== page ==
The activities of theJapan Society are made possible thanks to the support of its members. This event is free of charge and open to all. We realise that this is a difficult time for many people. However, if you are planning to attend and do not have a membership subscription as an individual or through your employer, please consider making a donation. You can find details of membership and how to join the Japan Society community here.
Do you love Japanese film classics, anime or contemporary cinema stories? Do you miss Japan and want to see it at least on screen? Would you like to learn and discuss about Japanese culture and society? Join us for the new Japan Society Film Club where we will chat online about films and Japan in an informal atmosphere.
For the Film Club in March we invite you to watch a sumptuous story of vengeance and retribution in the classic film An Actor's Revenge directed by Kon Ichikawa in 1963.
An Actor's Revenge (雪之丞変化, Yukinojō Henge, 1963) is a spectacular period drama (jidai geki) made in vivid wide-screen format. The film was a remake of an homonymous work directed by Teinosuke Kinugasa in 1935 and was produced to mark the 300th screen appearance of film and stage actor Kazuo Hasegawa who starred in both films. Yukinojo (Kazuo Hasegawa) is a famous kabuki actor specialising in women's roles (onnagata) during the Tokugawa period. While his kabuki troupe is performing in Edo (Tokyo), he comes across the three men responsible for the ruin and suicide of his parents twenty years earlier. He plans his revenge using the affection of Namiji (Ayako Wakao), the daughter of one of the men.
Kon Ichikawa (1915-2008) was one of the most prolific and celebrated directors of the Japanese postwar studio era. Internationally recognised through films such as The Burmese Harp (1956) or The Makioka Sisters (1983), Ichikawa was a versatile filmmaker both in form and content. He began his career in the animation department of Toho film studio in Kyoto and directed his first film in 1946, The Girl at Dojo Temple, a puppet drama based on a traditional Kabuki play. In the first part of his career, he collaborated with his wife, screenwriter Natto Wada, and together they created witty comedy films such as Mr. Pu (1953), anti-war dramas such as Fires on the Plain (1959) and film adaptation of literary works such as Kokoro (1955) Conflagration (1958) or The Key (1959). He also directed the documentary Tokyo Olympiad (1965), the official chronicle of the 1964 Tokyo Olympics and the multiscreen work Japan and Japanese for the 1970 Osaka Expo. His later works included a television serialization of The Tale of Genji, an Italian co-production of the animated film Topo Gigio and the Missile War (1967) and several remakes of his own films such as The Burmese Harp (1985) and his final feature The Inugamis (2006).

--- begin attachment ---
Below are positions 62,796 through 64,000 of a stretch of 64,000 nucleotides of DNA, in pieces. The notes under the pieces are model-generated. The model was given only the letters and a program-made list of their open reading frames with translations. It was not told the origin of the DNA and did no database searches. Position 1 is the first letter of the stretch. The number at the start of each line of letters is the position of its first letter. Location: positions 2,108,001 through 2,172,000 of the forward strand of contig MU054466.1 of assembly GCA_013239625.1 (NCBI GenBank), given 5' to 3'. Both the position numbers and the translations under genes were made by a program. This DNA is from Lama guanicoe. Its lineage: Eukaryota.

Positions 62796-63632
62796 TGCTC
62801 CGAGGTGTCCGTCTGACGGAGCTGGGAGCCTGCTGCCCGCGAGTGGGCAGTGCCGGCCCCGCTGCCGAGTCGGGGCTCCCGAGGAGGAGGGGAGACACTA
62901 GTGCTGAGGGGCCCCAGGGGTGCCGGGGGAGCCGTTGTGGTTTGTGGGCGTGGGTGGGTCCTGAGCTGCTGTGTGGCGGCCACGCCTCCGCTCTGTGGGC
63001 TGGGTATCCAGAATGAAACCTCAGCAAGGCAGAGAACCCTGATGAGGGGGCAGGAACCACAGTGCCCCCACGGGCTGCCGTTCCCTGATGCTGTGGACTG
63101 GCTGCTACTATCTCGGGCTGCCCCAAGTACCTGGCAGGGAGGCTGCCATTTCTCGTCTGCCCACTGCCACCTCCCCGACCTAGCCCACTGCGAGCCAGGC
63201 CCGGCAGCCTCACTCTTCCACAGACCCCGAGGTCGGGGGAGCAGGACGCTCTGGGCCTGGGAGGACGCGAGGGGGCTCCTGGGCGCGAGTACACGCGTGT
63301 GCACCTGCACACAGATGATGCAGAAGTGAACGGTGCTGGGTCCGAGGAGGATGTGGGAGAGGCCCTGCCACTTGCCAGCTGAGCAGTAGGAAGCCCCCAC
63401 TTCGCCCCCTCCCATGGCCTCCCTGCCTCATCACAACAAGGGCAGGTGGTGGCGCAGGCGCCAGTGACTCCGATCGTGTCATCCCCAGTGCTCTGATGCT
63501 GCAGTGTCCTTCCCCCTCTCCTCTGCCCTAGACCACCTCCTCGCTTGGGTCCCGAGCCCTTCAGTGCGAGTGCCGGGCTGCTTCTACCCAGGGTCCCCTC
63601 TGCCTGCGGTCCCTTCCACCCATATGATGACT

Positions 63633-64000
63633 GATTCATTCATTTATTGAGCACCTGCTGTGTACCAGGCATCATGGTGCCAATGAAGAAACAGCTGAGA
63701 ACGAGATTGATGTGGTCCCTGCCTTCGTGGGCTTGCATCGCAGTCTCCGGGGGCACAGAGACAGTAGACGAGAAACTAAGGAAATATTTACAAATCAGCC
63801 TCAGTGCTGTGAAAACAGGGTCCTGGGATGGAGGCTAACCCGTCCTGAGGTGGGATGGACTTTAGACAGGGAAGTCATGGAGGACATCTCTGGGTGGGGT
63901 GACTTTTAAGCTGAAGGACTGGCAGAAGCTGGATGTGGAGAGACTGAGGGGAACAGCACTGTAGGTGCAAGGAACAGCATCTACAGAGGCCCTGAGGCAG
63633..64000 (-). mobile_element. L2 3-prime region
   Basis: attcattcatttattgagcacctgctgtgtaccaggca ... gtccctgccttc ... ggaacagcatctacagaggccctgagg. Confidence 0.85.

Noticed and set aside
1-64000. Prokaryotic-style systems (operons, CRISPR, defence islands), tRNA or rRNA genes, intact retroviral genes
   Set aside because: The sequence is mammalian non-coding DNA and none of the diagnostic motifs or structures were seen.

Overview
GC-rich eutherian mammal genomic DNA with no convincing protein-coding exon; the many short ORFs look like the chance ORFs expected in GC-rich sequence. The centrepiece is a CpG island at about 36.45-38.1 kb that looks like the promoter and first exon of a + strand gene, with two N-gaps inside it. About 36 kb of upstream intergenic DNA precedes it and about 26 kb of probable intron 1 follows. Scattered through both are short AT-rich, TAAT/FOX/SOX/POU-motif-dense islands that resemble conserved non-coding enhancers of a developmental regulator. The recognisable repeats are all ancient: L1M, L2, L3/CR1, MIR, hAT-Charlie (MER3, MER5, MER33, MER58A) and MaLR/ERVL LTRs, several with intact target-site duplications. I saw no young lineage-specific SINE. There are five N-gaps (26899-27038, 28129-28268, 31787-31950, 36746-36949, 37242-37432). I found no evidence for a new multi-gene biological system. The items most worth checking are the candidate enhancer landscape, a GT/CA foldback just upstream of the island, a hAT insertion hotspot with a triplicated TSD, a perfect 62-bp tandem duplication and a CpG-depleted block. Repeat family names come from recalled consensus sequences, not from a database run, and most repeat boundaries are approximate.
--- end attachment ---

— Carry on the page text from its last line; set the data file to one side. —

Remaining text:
Japan Society Film Club takes place on the first Wednesday of the month. We will recommend a film to watch in advance and meet online to discuss. Films are often available online for free, on DVD or on BFI player(*) which include a special season on Japanese cinema. When possible, we will invite film experts to introduce and lead the discussion, but the event is open to all and we encourage participants to freely express their opinions and feelings about the films.
If you have any questions, please call the Japan Society office on 020 3075 1996 or email email@example.com.
Free for Japan Society Members
Please remember to watch the film in advance. An Actor's Revenge is available on BFI player with subscription..
You should receive an automated email from the Japan Society to let you know that your booking request has been registered. Please note that your booking is pending while we check your details and you will receive a further email once your booking is confirmed.
For online events, we will send you the zoom links and details to attend the event closer to the date.
If you don't receive any confirmation emails or links, please check your spam folder or email firstname.lastname@example.org.